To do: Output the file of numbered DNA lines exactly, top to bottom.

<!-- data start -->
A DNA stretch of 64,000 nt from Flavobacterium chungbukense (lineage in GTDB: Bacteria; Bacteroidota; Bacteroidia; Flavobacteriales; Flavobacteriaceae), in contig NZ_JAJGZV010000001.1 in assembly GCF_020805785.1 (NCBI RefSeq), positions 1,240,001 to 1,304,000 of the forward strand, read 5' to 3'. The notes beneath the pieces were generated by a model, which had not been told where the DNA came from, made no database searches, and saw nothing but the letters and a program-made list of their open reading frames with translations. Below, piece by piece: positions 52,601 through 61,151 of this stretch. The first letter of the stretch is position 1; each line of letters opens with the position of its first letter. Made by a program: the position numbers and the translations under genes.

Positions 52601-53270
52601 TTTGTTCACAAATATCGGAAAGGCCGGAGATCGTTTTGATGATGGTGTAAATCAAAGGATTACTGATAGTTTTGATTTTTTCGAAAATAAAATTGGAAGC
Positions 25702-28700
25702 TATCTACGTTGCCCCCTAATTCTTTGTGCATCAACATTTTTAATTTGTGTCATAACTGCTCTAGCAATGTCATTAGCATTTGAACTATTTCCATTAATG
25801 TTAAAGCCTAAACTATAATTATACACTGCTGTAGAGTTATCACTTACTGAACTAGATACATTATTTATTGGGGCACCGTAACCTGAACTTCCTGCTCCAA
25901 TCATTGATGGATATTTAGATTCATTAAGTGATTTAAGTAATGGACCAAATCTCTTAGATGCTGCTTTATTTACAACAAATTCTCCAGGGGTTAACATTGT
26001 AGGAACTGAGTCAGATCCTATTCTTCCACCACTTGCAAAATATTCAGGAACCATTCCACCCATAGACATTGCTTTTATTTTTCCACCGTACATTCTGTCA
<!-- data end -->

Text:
A DNA stretch of 64,000 nt from Flavobacterium chungbukense (lineage in GTDB: Bacteria; Bacteroidota; Bacteroidia; Flavobacteriales; Flavobacteriaceae), in contig NZ_JAJGZV010000001.1 in assembly GCF_020805785.1 (NCBI RefSeq), positions 1,240,001 to 1,304,000 of the forward strand, read 5' to 3'. The notes beneath the pieces were generated by a model, which had not been told where the DNA came from, made no database searches, and saw nothing but the letters and a program-made list of their open reading frames with translations. Below, piece by piece: positions 52,601 through 61,151 of this stretch. The first letter of the stretch is position 1; each line of letters opens with the position of its first letter. Made by a program: the position numbers and the translations under genes.

Positions 52601-53270
52601 TTTGTTCACAAATATCGGAAAGGCCGGAGATCGTTTTGATGATGGTGTAAATCAAAGGATTACTGATAGTTTTGATTTTTTCGAAAATAAAATTGGAAGC
Positions 25702-28700
25702 TATCTACGTTGCCCCCTAATTCTTTGTGCATCAACATTTTTAATTTGTGTCATAACTGCTCTAGCAATGTCATTAGCATTTGAACTATTTCCATTAATG
25801 TTAAAGCCTAAACTATAATTATACACTGCTGTAGAGTTATCACTTACTGAACTAGATACATTATTTATTGGGGCACCGTAACCTGAACTTCCTGCTCCAA
25901 TCATTGATGGATATTTAGATTCATTAAGTGATTTAAGTAATGGACCAAATCTCTTAGATGCTGCTTTATTTACAACAAATTCTCCAGGGGTTAACATTGT
26001 AGGAACTGAGTCAGATCCTATTCTTCCACCACTTGCAAAATATTCAGGAACCATTCCACCCATAGACATTGCTTTTATTTTTCCACCGTACATTCTGTCA